As well as learning all about chipped stone, students had the opportunity to participate in some ofthe environmental processing of the samples from Ayia Varvara-Asprokremnos. This not only contributed to the overall processing of the site material, but gave students the chance to learn more about how environmental samples are processed and why.

All in all, it was a great 3 weeks in Cyprus this spring. Made truly enjoyable because of the nice group of students we had, who jumped in to every task and lesson with enthusiasm, energy and interest. So a big thank you to all who participated and contributed to the courses. The specialist and general skills acquired on these field schools will help students achieve their archaeological goals we hope, and make them more employable in both research and commercial excavation.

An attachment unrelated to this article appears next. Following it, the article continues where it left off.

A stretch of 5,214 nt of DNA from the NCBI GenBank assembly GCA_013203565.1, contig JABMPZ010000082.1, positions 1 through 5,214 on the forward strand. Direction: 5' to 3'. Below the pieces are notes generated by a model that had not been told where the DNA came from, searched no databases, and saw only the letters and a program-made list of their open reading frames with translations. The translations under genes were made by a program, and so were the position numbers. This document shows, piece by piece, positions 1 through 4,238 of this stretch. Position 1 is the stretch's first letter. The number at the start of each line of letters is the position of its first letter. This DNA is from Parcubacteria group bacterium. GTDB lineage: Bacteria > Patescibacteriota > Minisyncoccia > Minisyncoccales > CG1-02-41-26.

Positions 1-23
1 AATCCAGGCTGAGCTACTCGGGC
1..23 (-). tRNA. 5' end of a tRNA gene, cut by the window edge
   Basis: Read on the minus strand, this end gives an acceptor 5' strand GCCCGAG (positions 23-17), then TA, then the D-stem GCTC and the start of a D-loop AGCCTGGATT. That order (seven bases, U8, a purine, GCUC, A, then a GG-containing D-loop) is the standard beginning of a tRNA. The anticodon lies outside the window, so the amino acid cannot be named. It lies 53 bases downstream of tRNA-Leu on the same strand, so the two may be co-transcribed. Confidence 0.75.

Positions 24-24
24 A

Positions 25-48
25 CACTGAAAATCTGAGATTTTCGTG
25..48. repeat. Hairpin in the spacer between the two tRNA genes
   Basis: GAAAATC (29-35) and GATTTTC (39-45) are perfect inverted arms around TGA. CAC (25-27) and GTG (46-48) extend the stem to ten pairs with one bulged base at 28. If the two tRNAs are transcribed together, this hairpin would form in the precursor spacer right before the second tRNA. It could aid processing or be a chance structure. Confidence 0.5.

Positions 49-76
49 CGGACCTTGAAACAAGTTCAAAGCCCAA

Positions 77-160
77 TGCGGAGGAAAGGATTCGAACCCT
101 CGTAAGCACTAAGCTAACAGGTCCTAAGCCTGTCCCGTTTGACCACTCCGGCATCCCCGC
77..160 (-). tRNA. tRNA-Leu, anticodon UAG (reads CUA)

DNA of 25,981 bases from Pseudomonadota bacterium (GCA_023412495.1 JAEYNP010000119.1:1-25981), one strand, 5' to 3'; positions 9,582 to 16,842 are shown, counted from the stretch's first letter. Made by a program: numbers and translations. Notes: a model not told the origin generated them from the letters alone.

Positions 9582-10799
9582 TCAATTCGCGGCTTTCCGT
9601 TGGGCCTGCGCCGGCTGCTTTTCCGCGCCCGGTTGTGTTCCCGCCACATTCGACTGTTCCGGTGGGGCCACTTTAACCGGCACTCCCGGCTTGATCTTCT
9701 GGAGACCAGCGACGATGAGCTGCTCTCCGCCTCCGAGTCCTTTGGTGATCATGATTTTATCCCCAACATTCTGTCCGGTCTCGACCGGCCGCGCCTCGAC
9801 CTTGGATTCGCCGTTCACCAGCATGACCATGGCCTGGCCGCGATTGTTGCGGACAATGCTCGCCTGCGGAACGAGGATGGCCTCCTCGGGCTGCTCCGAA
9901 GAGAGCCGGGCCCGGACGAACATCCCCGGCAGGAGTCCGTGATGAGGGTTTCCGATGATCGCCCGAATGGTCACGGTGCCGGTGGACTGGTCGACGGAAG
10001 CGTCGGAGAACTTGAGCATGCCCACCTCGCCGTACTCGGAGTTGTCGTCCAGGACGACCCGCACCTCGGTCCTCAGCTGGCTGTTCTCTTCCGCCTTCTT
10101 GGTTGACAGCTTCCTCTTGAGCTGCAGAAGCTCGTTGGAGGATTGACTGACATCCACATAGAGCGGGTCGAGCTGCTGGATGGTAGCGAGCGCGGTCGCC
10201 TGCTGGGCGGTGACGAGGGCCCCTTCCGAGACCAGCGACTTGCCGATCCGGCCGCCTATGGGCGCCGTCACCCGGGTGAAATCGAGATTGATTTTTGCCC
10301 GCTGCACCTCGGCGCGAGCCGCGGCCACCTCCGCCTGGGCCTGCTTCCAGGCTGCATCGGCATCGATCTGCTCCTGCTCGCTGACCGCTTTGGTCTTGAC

Next up, we have our Jacobites, Clearance and Scots project, where we get to return to the amazing Atholl Estates and stay at the Forest Lodge while we set out to survey more of the military roads in that area. If you are interested in reading more about this, check out the July/August issue of History Scotland where Ian and I have written an article about the work that has been done so far. Following quickly on the heels of the Jacobites project, we’ll be heading up to the Isle of Mull for another excavation season at Kildavie.

So it’s going to be a busy and exciting couple of months ahead and we’ll make sure to get a few more blog posts up here to keep you up to date with the latest and greatest of HARP’s 2017 field season. With the lovely start that we’ve had this year, I can’t help but be excited with what’s to come!